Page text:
The monthly dividend newsletter has now climbed past 4,000 email subscribers since it was started 9 or 10 months ago. The turnover rate is pretty low; more than 90% of the people that have ever subscribed are still on the list to keep getting the newsletter. Some people have asked if it’s the same thing as getting the blog posts by email, but the answer is no. The monthly dividend newsletter is separate and has newsletter-only content. So if you enjoy the content here and are not signed up, it’s worth doing so.
As a separate subscription, you can sign up to get the blog posts by email via Feedburner here.
I was looking through the keywords that people search for when they land on this site, and saw that a lot of people searched for “Dividend Monk Kinder Morgan” this month. I think I’m going to have to take the hint and do an analysis. I’ll save some of the suspense: I’m moderately bullish on KMP and very bullish on KMI. KMI is currently in my top three stocks I plan to add to my portfolio. I received an email request for an analysis of Teva Pharmaceuticals. Explicit and implicit requests are coming in and forming a backlog, so I haven’t gotten to Teva yet. MLP analysis articles and health care analysis articles always take the longest here anyway, which is probably why I’ve been putting these off.
Also, as a side note, it appears that this site will be hitting its one millionth page-view this weekend. That’s a nice thing to see, especially for a site about such a specific topic. There are another half-million or more pageviews of this site’s content on Seeking Alpha. So it looks like quite a number of people are indeed interested in long-term value/dividend investing.
Last week there was a poll during the weekend reading article. The results are as follows:
-The majority of respondents have over a dozen stocks, and many have 20+.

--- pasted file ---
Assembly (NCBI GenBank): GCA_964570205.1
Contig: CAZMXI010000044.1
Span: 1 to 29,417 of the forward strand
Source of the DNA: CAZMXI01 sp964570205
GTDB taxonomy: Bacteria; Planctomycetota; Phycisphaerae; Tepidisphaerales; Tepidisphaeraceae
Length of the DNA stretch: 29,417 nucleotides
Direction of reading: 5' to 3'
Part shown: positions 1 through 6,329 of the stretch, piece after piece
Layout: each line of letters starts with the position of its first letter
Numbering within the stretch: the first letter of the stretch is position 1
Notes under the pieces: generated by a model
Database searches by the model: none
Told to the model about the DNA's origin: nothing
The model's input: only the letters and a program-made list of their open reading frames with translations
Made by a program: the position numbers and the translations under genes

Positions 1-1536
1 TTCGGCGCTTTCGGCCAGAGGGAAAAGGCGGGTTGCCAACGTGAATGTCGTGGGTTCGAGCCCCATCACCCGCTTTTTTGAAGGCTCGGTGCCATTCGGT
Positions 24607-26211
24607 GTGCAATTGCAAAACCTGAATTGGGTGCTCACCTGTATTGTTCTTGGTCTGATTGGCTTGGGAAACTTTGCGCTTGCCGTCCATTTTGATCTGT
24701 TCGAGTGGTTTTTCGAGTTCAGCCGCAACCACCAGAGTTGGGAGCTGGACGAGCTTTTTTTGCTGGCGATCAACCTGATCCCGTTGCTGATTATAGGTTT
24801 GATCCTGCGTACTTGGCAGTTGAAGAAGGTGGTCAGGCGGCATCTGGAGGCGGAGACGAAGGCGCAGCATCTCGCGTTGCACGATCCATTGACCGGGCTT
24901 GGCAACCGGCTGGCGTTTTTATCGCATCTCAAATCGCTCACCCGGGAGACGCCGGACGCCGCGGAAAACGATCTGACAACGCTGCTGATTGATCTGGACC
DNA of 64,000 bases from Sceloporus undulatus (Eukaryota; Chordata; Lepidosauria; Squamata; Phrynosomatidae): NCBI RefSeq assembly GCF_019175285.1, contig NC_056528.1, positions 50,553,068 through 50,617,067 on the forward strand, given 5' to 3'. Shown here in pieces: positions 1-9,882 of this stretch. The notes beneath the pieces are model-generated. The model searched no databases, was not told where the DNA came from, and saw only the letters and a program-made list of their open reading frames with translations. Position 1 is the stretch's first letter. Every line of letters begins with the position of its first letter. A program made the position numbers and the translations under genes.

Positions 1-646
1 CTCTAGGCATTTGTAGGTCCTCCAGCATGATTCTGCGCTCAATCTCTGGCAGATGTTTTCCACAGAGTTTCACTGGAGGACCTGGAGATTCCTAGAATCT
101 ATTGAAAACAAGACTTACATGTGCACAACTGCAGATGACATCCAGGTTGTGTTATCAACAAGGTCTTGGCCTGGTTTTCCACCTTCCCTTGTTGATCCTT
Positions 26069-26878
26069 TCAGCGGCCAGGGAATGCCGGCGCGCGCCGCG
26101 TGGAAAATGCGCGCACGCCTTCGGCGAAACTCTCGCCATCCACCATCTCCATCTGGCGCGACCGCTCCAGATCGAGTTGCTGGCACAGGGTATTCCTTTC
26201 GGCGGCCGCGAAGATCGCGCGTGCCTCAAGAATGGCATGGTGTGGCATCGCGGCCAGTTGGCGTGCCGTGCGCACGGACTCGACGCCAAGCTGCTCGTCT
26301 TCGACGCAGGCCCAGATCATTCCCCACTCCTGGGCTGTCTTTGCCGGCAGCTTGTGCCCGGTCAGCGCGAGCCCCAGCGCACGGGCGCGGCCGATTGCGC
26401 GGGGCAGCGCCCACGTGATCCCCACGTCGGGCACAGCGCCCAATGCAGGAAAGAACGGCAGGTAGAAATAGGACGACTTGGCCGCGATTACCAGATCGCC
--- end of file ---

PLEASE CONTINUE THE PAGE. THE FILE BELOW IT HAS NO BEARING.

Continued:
-Half of respondents have never paid for an investing service. One third does currently pay for an investing service, and the remaining group has paid for one in the past but does not currently pay for any.
-There was some overlap here because multiple answers were allowed, but three-quarters of people would like to be given education and/or tools to pick their own stocks, while half of people would like to be given specific stock ideas to reduce their time spent researching stocks.
-Respondents on average spend more than 20 hours per month researching stocks. The highest report was 100 hours, and many were over 30 hours.
-Around one third of respondents have never bought or sold options and don’t want to, another third has not bought or sold options but would like to learn more about them and specifically about how they can be used from a long-term value perspective perspective, and the last third already buy or sell options.
-Most respondents have read at least 5 investing books. The highest was 120. (I’d like to know how you kept track of that number.)
Thanks for the responses everyone. As I suspected, many readers have solid portfolios and the stock analysis articles are useful for research on buying new stocks or adding to positions. Of course, the survey is going to be skewed towards the most experienced readers, since people that regularly read a blog like this and that would fill out a survey like this probably have very different characteristics than the average of the hundreds of people who arrive here by search engines every day. So if you’re not that experienced yet, that’s what the tutorials and the toolkit are for.
I spent some time this week specifically reading blogs that I haven’t followed as closely as others and/or that are less than 1 year old. Many of them reveal stock purchases each month, if you’re looking for investing ideas.
Buffett has been a polarizing figure lately due to his outspoken political beliefs regarding wealthy citizens paying higher taxes. He argues that people with over $1 million in income should be paying at least 30% in taxes. In this hyper-polarized political environment, there are people that strongly agree with him and others that strongly disagree with him.
Regardless, the multi-billionaire investor has a new book out about him, and Dan Mac from Dividend Growth Stock Investing is doing a giveaway that you can enter to win a free copy.
How I Manage My 401(k)
Marvin from Brick by Brick Investing showed how he invests in his 401(k) based on the current Shiller P/E ratio. I like this article because I provided similar reasoning and research in the Dividend Toolkit about this subject.
(Read more about the Shiller P/E here.)
The Secret Ingredient for Retiring Early
FI Fighter talked about early retirement and about how dividend growth investing is a key part in getting there.
80% Savings Rate
Passive Income Pursuit saved more than 80% of his income last month in this report.
Buying These Four Stocks
Compounding Income made four stock purchases in November.
Where I Invested $16,400 in November
All About Interest invested $16,400 in seven stocks last month. He also sold some put options.
Lessons from Business School
Mad Fientist talks about negotiation prowess, barriers to entry, and economic incentives in one big summary post.